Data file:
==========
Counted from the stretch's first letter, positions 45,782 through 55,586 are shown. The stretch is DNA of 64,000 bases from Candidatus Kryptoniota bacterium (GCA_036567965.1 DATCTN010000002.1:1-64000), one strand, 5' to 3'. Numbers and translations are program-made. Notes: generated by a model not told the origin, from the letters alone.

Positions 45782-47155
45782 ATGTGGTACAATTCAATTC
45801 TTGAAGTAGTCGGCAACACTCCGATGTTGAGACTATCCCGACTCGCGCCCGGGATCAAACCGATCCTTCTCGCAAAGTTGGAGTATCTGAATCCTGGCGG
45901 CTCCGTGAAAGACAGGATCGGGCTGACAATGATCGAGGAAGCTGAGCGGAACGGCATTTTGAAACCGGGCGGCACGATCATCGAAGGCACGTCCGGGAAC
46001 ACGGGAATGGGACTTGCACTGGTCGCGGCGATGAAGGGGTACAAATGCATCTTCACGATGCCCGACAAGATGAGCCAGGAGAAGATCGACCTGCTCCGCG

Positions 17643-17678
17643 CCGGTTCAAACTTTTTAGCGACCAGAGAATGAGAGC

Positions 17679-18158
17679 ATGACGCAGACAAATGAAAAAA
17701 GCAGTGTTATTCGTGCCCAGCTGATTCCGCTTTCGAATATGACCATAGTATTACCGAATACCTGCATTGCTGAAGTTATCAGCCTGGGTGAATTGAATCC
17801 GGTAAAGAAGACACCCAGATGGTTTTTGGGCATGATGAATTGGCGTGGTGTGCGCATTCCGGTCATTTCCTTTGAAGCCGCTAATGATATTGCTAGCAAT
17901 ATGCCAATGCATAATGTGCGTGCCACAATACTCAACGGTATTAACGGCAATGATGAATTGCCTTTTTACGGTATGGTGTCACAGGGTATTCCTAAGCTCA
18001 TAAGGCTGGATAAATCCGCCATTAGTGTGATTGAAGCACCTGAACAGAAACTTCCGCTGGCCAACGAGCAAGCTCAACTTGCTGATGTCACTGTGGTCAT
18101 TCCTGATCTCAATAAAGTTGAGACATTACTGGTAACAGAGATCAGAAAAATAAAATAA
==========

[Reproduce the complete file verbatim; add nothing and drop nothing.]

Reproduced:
Counted from the stretch's first letter, positions 45,782 through 55,586 are shown. The stretch is DNA of 64,000 bases from Candidatus Kryptoniota bacterium (GCA_036567965.1 DATCTN010000002.1:1-64000), one strand, 5' to 3'. Numbers and translations are program-made. Notes: generated by a model not told the origin, from the letters alone.

Positions 45782-47155
45782 ATGTGGTACAATTCAATTC
45801 TTGAAGTAGTCGGCAACACTCCGATGTTGAGACTATCCCGACTCGCGCCCGGGATCAAACCGATCCTTCTCGCAAAGTTGGAGTATCTGAATCCTGGCGG
45901 CTCCGTGAAAGACAGGATCGGGCTGACAATGATCGAGGAAGCTGAGCGGAACGGCATTTTGAAACCGGGCGGCACGATCATCGAAGGCACGTCCGGGAAC
46001 ACGGGAATGGGACTTGCACTGGTCGCGGCGATGAAGGGGTACAAATGCATCTTCACGATGCCCGACAAGATGAGCCAGGAGAAGATCGACCTGCTCCGCG

Positions 17643-17678
17643 CCGGTTCAAACTTTTTAGCGACCAGAGAATGAGAGC

Positions 17679-18158
17679 ATGACGCAGACAAATGAAAAAA
17701 GCAGTGTTATTCGTGCCCAGCTGATTCCGCTTTCGAATATGACCATAGTATTACCGAATACCTGCATTGCTGAAGTTATCAGCCTGGGTGAATTGAATCC
17801 GGTAAAGAAGACACCCAGATGGTTTTTGGGCATGATGAATTGGCGTGGTGTGCGCATTCCGGTCATTTCCTTTGAAGCCGCTAATGATATTGCTAGCAAT
17901 ATGCCAATGCATAATGTGCGTGCCACAATACTCAACGGTATTAACGGCAATGATGAATTGCCTTTTTACGGTATGGTGTCACAGGGTATTCCTAAGCTCA
18001 TAAGGCTGGATAAATCCGCCATTAGTGTGATTGAAGCACCTGAACAGAAACTTCCGCTGGCCAACGAGCAAGCTCAACTTGCTGATGTCACTGTGGTCAT
18101 TCCTGATCTCAATAAAGTTGAGACATTACTGGTAACAGAGATCAGAAAAATAAAATAA